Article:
Since the middle of 2008, the Maui real estate market has experienced its share of woes. In just about every measurable real estate statistic, the market in Maui took some blows but recent findings show that sales and prices are making positive moves recently. Indeed, comparing the first three quarters of 2010 with the same period in 2009 we see that sales jumped 33% from 462 in 2009 to 616 Maui County.
In addition, property prices also seem to be on the rise. While there are still some bargains to be found around Maui, the overall picture is certainly looking brighter. Average prices in Maui grew 10% to $779,769 suggesting real estate is trending upwards.
Nevertheless, the availability of foreclosure properties represents real opportunities for savings for interested buyers. In a recent Maui foreclosure auction, the auction of a Harbor Lights Condominium unit saw no bids despite a default amount of just $4,373. Similar stories appear to be commonplace, even if the bargain isn’t so substantial, but local experts are concerned that the availability of foreclosure properties at a considerable discount is doing little to buoy the market.
In fact, many experts cannot even agree as to whether the Maui market has reached bottom. Some predict prices will continue to fall, despite evidence to the contrary. Many economists feel that the market in Maui has no way to move but up, but local agents claim otherwise.
Another factor that is making the market difficult to read is the fact that many major banks have stayed foreclosure operations. Nevertheless, Maui is seeing unprecedented interest from international buyers. Local buyers are certainly returning to the market, likely to take advantage of the seemingly endless numbers of foreclosure notices. Indeed, it seems as though banks are acquiring repossessed homes more often than selling them.
To return to the Harbor Lights example, the MLS showed 15 units were recently up for sale. One of those units was bank-owned, and 12 were short sales. To add to the concern, the current supply of condos and properties is likely enough to satisfy demand for up to 15 months. Listed condos are usually sold within 130 days while houses sell in about 122 days.
The current real estate conditions suggest that the market for single-family homes is looking more favorable than the market for condos, while median prices are down for all properties. So, while single-family home prices have risen 10 percent the median has fallen 8 per cent. With regards to condos, average prices are down 9 per cent and the median has dropped a staggering 21 per cent. Subsequently, there is also an increased volume of available condos.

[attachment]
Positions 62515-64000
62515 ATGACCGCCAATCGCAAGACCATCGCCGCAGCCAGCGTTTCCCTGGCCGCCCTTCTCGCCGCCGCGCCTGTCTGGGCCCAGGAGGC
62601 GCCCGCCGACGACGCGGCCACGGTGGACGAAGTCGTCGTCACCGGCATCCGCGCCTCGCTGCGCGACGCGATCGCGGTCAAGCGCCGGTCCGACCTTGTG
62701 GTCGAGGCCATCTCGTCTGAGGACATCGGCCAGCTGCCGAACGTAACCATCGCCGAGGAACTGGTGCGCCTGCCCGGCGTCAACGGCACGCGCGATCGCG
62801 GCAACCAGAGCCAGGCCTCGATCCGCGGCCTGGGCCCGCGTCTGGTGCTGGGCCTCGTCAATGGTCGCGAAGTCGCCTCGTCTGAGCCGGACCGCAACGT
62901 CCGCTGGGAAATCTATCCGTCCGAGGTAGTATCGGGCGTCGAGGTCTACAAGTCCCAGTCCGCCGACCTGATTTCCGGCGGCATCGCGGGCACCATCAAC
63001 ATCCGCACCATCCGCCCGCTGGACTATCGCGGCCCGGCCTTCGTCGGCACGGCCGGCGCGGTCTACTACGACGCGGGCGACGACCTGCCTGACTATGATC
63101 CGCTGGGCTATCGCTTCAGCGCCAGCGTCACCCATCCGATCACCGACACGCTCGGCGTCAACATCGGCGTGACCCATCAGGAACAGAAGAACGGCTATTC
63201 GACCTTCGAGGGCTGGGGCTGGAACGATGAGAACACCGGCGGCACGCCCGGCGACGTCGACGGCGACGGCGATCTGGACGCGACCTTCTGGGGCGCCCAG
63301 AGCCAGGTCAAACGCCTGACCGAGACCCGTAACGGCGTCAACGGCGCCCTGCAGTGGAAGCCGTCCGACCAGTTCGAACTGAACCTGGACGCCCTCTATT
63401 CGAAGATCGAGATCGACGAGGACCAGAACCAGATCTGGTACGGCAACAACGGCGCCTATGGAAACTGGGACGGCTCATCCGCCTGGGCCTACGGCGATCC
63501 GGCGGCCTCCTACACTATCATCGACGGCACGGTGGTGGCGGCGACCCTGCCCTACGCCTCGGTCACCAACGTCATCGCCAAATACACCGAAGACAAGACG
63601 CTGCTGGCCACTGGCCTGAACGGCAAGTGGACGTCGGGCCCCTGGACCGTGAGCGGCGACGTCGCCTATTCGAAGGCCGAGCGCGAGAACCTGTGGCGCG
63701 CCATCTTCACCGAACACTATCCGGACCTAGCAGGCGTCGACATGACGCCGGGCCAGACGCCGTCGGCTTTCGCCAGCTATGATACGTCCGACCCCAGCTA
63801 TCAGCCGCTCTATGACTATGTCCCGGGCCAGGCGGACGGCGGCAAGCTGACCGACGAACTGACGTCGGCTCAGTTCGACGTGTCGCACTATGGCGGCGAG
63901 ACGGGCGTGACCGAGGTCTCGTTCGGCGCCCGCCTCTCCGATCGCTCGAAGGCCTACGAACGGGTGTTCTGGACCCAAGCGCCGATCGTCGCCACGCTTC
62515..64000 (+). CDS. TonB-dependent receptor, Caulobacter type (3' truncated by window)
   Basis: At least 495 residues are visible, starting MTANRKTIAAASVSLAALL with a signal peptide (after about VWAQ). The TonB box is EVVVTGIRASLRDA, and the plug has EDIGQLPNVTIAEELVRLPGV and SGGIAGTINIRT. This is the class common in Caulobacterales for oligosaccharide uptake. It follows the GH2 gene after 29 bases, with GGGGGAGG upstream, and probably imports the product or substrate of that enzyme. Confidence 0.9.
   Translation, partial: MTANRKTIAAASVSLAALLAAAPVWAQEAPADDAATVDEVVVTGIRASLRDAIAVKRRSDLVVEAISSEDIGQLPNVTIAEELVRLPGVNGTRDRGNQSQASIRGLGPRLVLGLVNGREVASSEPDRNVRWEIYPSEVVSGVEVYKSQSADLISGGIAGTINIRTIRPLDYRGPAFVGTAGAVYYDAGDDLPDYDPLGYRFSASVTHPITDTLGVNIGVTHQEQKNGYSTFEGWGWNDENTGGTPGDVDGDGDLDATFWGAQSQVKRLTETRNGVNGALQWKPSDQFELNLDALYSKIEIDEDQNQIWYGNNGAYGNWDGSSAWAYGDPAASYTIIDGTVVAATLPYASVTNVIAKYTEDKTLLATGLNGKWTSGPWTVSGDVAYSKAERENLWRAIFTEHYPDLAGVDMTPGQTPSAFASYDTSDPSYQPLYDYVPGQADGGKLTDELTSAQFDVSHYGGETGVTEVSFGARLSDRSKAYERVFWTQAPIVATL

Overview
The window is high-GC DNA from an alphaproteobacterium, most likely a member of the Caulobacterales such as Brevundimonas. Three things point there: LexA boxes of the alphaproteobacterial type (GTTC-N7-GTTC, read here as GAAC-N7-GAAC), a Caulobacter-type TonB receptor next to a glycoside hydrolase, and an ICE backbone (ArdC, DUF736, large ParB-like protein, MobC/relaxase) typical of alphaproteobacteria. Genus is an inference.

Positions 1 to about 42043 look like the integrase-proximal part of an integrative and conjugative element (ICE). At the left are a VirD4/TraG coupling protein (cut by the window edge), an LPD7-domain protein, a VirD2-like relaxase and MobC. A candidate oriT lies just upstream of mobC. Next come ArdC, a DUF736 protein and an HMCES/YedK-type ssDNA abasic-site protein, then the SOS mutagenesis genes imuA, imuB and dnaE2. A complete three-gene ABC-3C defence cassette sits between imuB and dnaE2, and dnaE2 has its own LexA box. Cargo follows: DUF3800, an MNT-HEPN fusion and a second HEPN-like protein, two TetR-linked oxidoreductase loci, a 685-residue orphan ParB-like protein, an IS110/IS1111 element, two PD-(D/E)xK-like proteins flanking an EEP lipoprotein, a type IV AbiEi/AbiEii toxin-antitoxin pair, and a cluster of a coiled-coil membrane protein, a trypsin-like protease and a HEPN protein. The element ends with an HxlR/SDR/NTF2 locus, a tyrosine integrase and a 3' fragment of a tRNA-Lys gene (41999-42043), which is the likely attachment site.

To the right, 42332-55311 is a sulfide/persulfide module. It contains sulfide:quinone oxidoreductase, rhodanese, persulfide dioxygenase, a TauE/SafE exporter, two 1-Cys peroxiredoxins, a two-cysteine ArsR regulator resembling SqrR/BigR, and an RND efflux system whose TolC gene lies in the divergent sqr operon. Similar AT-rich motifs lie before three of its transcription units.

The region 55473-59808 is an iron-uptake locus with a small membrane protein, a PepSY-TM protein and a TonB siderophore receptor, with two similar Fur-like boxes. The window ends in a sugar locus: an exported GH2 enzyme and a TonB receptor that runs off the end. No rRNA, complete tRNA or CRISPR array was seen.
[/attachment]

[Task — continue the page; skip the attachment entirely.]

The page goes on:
Still, the bad news continues to be tempered by good news as far as Maui real estate goes. The turnover for single-family transactions has risen 47 per cent to $480 million, while the turnover for condo sales is also up 36 per cent to $624 million in 2010.
Some experts point to the fact that just a few large sales can inflate averages in different communities. Take Kapalua as an example where there have been 7 closings through September of this year, while the same period last year saw just 4 closings. Still, in this community average prices leaped 81 per cent to $4 million while the median price rose only 28 per cent to $3 million. The variability in these statistics suggests that the sale of a few large homes drove up the average price while having a less significant effect on the median. Meanwhile in Kapalua, condo prices are down while sales are up.
In short, there is certainly cause for optimism in Maui but the story is yet to be completed. Certain communities are starting to report gains again while others continue to struggle. At the very least, there are some great foreclosure and distressed properties available at considerable bargains but the real estate forecast is far from clear.